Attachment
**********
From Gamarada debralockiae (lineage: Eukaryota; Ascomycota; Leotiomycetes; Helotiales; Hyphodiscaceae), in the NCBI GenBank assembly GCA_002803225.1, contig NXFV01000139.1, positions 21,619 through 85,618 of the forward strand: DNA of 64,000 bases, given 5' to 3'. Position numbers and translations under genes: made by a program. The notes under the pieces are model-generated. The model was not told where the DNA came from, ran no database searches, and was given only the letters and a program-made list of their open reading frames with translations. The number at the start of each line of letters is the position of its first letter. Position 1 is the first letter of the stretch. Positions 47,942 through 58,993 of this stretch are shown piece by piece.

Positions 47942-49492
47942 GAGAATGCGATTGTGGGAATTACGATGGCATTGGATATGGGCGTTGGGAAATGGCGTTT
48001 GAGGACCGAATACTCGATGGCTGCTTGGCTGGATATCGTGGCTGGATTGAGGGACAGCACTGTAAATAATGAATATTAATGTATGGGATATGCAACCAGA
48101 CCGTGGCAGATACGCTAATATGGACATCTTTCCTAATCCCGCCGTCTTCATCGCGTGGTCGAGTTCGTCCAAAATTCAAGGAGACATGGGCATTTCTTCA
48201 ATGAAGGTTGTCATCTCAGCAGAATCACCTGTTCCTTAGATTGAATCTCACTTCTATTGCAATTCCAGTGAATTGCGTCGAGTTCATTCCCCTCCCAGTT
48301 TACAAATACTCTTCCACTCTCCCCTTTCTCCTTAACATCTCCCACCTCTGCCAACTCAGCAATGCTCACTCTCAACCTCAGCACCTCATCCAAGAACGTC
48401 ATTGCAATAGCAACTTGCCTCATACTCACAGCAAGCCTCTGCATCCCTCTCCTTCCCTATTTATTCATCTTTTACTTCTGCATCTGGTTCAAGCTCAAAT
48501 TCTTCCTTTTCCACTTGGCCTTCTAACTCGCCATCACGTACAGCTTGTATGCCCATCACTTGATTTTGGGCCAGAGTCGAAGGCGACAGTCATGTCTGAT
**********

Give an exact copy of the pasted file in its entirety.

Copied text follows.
From Gamarada debralockiae (lineage: Eukaryota; Ascomycota; Leotiomycetes; Helotiales; Hyphodiscaceae), in the NCBI GenBank assembly GCA_002803225.1, contig NXFV01000139.1, positions 21,619 through 85,618 of the forward strand: DNA of 64,000 bases, given 5' to 3'. Position numbers and translations under genes: made by a program. The notes under the pieces are model-generated. The model was not told where the DNA came from, ran no database searches, and was given only the letters and a program-made list of their open reading frames with translations. The number at the start of each line of letters is the position of its first letter. Position 1 is the first letter of the stretch. Positions 47,942 through 58,993 of this stretch are shown piece by piece.

Positions 47942-49492
47942 GAGAATGCGATTGTGGGAATTACGATGGCATTGGATATGGGCGTTGGGAAATGGCGTTT
48001 GAGGACCGAATACTCGATGGCTGCTTGGCTGGATATCGTGGCTGGATTGAGGGACAGCACTGTAAATAATGAATATTAATGTATGGGATATGCAACCAGA
48101 CCGTGGCAGATACGCTAATATGGACATCTTTCCTAATCCCGCCGTCTTCATCGCGTGGTCGAGTTCGTCCAAAATTCAAGGAGACATGGGCATTTCTTCA
48201 ATGAAGGTTGTCATCTCAGCAGAATCACCTGTTCCTTAGATTGAATCTCACTTCTATTGCAATTCCAGTGAATTGCGTCGAGTTCATTCCCCTCCCAGTT
48301 TACAAATACTCTTCCACTCTCCCCTTTCTCCTTAACATCTCCCACCTCTGCCAACTCAGCAATGCTCACTCTCAACCTCAGCACCTCATCCAAGAACGTC
48401 ATTGCAATAGCAACTTGCCTCATACTCACAGCAAGCCTCTGCATCCCTCTCCTTCCCTATTTATTCATCTTTTACTTCTGCATCTGGTTCAAGCTCAAAT
48501 TCTTCCTTTTCCACTTGGCCTTCTAACTCGCCATCACGTACAGCTTGTATGCCCATCACTTGATTTTGGGCCAGAGTCGAAGGCGACAGTCATGTCTGAT